This was followed by a vintage 1930 Laurel and Hardy film called Hog Wild – which I had actually seen when I was ten! No movie-going experience from my childhood was complete without a cartoon. I was not disappointed, as next up was an obscure 1936 animated short called Skunked Again, featuring two very determined skunks, a shape-shifting dirigible, a kangaroo, and several mischievous penguins. Very eclectic collection so far. And all of these were presented on authentic film reels. Nothing digital about this evening.
The finale of this cinematic throwback experience was the classic 1931 Marx Brothers hit, Monkey Business. It had no discernible plot and made absolutely no sense. The acting was atrocious. None of that mattered because it featured the Marx Brothers creating havoc and driving annoying rich people on a cruise ship crazy. What more can you ask for from a movie?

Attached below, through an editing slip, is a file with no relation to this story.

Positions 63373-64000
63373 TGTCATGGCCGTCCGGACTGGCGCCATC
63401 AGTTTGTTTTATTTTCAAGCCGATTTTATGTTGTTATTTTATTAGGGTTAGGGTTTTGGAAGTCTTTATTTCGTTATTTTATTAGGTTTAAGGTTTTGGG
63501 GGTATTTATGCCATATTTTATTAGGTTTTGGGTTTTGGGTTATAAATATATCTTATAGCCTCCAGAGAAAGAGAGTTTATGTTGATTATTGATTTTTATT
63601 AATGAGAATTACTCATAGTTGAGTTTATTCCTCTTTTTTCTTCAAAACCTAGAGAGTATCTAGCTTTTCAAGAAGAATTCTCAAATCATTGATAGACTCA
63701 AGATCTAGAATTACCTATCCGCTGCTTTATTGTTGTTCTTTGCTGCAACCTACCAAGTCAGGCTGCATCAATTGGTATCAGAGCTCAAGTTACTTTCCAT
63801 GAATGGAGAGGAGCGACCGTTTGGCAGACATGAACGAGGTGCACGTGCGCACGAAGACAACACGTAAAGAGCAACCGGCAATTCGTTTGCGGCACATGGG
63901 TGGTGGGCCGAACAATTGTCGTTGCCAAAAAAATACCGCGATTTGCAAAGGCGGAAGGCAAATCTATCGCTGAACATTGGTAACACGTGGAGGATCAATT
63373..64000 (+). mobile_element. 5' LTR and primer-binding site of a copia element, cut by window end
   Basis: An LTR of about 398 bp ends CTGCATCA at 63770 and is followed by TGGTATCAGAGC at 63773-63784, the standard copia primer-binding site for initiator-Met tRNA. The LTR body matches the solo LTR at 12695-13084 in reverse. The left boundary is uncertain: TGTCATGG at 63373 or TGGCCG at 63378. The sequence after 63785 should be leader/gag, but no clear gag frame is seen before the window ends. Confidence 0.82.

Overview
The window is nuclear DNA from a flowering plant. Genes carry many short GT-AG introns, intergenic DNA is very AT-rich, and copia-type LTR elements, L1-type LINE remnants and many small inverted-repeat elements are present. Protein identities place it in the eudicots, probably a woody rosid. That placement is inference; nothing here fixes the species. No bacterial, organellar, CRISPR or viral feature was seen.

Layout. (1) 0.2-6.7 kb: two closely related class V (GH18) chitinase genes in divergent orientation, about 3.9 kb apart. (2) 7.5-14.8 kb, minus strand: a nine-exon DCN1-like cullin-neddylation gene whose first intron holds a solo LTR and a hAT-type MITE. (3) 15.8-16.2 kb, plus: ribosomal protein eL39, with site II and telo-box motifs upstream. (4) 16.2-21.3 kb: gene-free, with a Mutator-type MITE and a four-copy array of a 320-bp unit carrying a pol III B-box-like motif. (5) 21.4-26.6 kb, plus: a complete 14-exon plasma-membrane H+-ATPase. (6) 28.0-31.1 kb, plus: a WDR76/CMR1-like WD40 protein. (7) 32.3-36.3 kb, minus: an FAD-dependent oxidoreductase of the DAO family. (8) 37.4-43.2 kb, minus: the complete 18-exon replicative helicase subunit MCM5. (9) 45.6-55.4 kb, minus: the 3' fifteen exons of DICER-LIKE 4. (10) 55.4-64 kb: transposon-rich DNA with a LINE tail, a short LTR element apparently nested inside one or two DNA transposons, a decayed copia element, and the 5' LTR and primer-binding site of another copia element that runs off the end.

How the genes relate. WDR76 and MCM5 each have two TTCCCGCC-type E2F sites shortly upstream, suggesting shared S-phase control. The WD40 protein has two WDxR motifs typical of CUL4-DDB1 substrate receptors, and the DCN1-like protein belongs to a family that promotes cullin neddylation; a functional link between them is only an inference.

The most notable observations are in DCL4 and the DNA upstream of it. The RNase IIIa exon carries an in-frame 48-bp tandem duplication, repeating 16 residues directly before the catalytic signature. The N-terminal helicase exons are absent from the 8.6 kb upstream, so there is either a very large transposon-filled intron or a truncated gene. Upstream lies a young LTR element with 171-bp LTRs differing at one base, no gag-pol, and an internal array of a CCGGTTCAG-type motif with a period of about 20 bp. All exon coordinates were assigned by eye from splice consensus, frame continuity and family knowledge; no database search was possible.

For roughly three hours, my wife and I were carried back to a different world – a simpler, more innocent time. This year’s Chumleighland picture show season ended in September. But the cheerful reverend promised to re-open his woodland cinema next summer for the 17th time.
I know I’ll be back. Next time I might even read one of my VFTB posts during Open Mike time. This seems like just the right venue for my kind of oddball humor.
That’s the view from the bleachers. Perhaps I’m off base.
Check out my latest humor book: YOU’RE GROUNDED FOR LIFE: Misguided Parenting Strategies That Sounded Good at the Time
© Tim Jones, View from the Bleachers 2018